The 10 Most “Mind Fuck” Books Ever Written
Mind altering, state shifting, world shaking books that leave you with an eerie feeling about the world and everything that you knew about it. These books will mess with your mind and induce a heavy dose of a mind fuck.
Illuminatus! is pershaps one of the most wonderful books you will read. The combination of occultism, anarchism, and outright strangeness carries the reader through the most mind altering conspiracy theory ever dreamt of. This book will make you laugh, rage, and probably cause you to become a bit paranoid.
This book could be described as the book of The Blair Witch Project. Danielewski’s genius is his deft mix of great storytelling, insightful emotional reckoning, and playful word games. “House of Leaves” is a book that’s bigger on the inside than it is outside. It isn’t a book to be read from the first page to the last and is very frightening.
This book is truly a trip to the dark side. Dream, hallucination, reality and drug visions blend and merge and disperse. Naked Lunch allows you to put yourself inside the tormented and confused mind of a drug addict as he loses lucidity and visits demons.
The Wasp Factory describes murders of young children and torture of small animals. And in all of this it manages to be a very captivating novel with an air of mystery that only resolves itself at the end of the book. Narrated by a psychopathic 16 year old boy, Banks takes the reader on a tour of a family with a psychotic past, a town where no one’s dog is ever safe, and the mind of a killer.
Bob Arctor is a junkie and a drug dealer, both using and selling the mind-altering Substance D. Substance D(eath), gradually splits the user’s brain into two separate halves, corroding the interaction between the hemispheres and rendering one a split-personality veering chaotically close to schizophrenia. A Scanner Darkly is a melancholic and mad masterpiece.
From Hell is the story of Jack the Ripper, perhaps the most famous serial killer of all time. Moore takes an interesting twist on the story – and one he himself admits that he believes is false – but the point of the book isn’t so much a whodunit as a treatise on the combining of fact and fiction into myth, and the nature of sensationalism in the 20th century.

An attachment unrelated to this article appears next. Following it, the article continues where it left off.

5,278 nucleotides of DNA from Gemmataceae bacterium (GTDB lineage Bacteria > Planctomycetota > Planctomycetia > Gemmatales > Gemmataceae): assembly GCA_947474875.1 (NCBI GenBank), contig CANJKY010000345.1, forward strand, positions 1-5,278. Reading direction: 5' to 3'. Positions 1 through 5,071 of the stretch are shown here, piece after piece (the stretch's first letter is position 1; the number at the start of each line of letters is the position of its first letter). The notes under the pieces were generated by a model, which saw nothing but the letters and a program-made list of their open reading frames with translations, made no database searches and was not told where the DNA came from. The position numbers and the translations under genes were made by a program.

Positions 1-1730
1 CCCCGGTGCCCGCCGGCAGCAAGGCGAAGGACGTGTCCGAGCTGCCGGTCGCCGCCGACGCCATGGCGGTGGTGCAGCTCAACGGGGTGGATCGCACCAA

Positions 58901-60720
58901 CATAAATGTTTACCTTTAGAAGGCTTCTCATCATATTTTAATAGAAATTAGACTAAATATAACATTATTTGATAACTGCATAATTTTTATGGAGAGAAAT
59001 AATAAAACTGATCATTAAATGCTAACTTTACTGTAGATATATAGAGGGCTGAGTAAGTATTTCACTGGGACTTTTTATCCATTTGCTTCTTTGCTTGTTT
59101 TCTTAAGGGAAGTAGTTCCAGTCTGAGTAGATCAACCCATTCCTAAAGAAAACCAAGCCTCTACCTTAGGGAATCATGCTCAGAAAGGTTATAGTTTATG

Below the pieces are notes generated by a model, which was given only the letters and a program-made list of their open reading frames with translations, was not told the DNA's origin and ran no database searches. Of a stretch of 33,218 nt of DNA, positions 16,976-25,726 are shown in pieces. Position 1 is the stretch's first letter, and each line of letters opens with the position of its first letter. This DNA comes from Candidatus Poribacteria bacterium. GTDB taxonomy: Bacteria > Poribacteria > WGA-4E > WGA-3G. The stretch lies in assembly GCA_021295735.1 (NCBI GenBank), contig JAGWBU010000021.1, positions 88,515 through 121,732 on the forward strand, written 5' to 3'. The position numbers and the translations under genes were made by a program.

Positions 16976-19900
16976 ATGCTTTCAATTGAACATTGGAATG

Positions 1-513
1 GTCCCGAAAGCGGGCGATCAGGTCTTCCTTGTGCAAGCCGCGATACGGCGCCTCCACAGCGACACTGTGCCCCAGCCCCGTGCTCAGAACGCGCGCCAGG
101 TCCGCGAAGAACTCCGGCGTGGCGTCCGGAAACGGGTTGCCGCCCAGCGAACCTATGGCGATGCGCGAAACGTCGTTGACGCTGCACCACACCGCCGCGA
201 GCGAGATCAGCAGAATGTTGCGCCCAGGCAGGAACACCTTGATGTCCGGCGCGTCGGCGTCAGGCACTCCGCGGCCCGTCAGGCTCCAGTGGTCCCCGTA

Vida Winter, England’s most famous and reclusive writer, is nearing the end, and before she goes she wants her life story to be recorded. For this, she engages a lonely young biographer, Margaret Lea, who has a few secrets of her own. When these two women meet, the stage is set for a series of shocking surprises.
The back inside flap of the book jacket promises that Setterfield will, “in the end, deposit you breathless yet satisfied back upon the shore of your everyday life”. She keeps her promise.
Slaughter House Five follows a young man, Billy Pilgrim through his life. Billy believes aliens have abducted him. We assume that it’s through these aliens that he learns to time travel, a skill he frequently uses. He bounces around time to all the various portions of his life, many times returning to World War II where he was captured, taken prisoner, and held in slaughterhouse five in Dresden, Germany.
The story of Billy Pilgrim is enjoyable to read, and contains more than dry philosophy that some antiwar novels are filled with.
Blindsight tells of an expedition to investigate the arrival of aliens in the Solar System. A ship, crewed by four strangely enhanced humans arrives in the far Oort cloud, and discovers an unusual and environmentally hostile object.
The book throws out conventional views of first contact and posits human self awareness as a costly evolutionary misstep. It dispenses with the idea that alien life needs to be anthropomorphic, or even care about us.
Infinite Jest is a book about a movie that is so addictive that anyone who starts watching it has no choice but to keep watching it forever – foregoing food, water, and sleep, and suffering as much pain as is necessary to keep watching.
The book’s length will discourage all but a few readers, but it handsomely rewards the patient.